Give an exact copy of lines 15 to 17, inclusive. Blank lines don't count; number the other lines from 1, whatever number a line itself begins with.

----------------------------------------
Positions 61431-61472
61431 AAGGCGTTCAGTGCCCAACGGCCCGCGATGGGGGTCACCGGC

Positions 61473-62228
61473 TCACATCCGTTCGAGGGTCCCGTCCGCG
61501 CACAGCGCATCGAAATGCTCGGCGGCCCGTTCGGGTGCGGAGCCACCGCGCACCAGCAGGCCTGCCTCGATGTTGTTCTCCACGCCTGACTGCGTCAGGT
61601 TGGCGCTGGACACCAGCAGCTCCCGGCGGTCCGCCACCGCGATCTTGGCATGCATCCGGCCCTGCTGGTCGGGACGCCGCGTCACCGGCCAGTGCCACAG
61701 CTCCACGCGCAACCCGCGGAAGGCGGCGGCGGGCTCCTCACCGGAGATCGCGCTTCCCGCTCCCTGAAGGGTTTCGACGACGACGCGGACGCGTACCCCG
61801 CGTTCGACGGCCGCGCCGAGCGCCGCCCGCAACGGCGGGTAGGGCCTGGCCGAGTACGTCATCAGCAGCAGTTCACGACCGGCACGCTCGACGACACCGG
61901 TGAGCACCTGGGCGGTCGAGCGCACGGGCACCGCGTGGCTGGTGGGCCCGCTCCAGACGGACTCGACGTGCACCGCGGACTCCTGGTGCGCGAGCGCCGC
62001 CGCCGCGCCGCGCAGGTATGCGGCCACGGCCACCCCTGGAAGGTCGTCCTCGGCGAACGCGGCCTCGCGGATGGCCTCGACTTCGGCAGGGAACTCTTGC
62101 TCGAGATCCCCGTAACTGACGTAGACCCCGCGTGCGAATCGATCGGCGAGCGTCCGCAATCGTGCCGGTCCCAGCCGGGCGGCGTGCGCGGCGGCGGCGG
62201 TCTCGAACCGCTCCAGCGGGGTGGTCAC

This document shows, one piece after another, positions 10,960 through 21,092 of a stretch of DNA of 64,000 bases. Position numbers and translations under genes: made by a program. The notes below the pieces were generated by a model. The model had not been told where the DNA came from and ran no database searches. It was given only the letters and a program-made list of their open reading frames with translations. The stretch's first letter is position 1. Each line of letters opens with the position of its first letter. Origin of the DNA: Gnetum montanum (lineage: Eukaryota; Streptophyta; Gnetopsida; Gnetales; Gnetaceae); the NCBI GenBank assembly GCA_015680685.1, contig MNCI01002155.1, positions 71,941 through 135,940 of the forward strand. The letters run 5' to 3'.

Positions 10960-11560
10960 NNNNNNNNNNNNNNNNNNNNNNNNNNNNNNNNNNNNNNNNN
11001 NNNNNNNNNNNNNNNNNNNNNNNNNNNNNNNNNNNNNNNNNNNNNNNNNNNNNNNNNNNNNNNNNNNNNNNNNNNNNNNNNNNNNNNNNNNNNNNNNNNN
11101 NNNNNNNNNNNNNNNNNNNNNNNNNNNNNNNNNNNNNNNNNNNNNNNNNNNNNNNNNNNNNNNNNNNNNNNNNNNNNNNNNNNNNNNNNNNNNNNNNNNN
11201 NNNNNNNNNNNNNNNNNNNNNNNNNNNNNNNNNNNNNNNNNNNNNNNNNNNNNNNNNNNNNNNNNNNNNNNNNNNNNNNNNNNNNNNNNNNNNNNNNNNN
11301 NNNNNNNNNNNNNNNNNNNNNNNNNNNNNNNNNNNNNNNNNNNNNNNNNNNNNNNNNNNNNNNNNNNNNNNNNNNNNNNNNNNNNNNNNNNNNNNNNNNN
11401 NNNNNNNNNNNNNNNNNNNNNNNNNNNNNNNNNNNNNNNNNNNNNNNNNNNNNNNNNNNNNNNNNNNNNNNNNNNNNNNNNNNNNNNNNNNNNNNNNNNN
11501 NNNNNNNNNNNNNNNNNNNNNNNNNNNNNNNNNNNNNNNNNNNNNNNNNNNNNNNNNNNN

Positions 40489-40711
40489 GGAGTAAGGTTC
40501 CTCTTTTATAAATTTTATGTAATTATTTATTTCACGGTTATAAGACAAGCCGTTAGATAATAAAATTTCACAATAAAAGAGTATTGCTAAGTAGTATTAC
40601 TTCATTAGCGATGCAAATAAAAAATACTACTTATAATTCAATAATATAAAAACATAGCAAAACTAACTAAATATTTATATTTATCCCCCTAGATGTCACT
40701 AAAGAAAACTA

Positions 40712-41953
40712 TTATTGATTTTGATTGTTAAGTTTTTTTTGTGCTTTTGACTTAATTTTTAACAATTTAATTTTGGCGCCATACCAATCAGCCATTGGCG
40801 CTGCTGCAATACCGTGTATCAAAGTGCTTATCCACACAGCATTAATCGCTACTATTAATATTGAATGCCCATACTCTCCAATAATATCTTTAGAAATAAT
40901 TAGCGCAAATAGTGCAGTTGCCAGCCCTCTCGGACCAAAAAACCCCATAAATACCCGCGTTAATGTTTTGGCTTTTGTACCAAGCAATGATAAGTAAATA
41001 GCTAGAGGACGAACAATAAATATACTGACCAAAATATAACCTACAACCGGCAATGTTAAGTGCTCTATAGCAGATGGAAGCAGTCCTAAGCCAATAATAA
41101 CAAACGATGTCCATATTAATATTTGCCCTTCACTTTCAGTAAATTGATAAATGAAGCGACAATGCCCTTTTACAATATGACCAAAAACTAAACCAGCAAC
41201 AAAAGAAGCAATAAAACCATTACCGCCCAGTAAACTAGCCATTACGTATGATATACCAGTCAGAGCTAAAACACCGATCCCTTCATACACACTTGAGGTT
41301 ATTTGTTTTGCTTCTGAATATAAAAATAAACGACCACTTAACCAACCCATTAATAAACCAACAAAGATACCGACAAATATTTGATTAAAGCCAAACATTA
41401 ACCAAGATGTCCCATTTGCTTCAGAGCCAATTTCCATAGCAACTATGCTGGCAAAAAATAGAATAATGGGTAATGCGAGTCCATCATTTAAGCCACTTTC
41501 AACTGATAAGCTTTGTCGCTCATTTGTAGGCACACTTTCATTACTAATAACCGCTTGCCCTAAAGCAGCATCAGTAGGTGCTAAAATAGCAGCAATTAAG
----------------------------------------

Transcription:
10960 NNNNNNNNNNNNNNNNNNNNNNNNNNNNNNNNNNNNNNNNN
11001 NNNNNNNNNNNNNNNNNNNNNNNNNNNNNNNNNNNNNNNNNNNNNNNNNNNNNNNNNNNNNNNNNNNNNNNNNNNNNNNNNNNNNNNNNNNNNNNNNNNN
11101 NNNNNNNNNNNNNNNNNNNNNNNNNNNNNNNNNNNNNNNNNNNNNNNNNNNNNNNNNNNNNNNNNNNNNNNNNNNNNNNNNNNNNNNNNNNNNNNNNNNN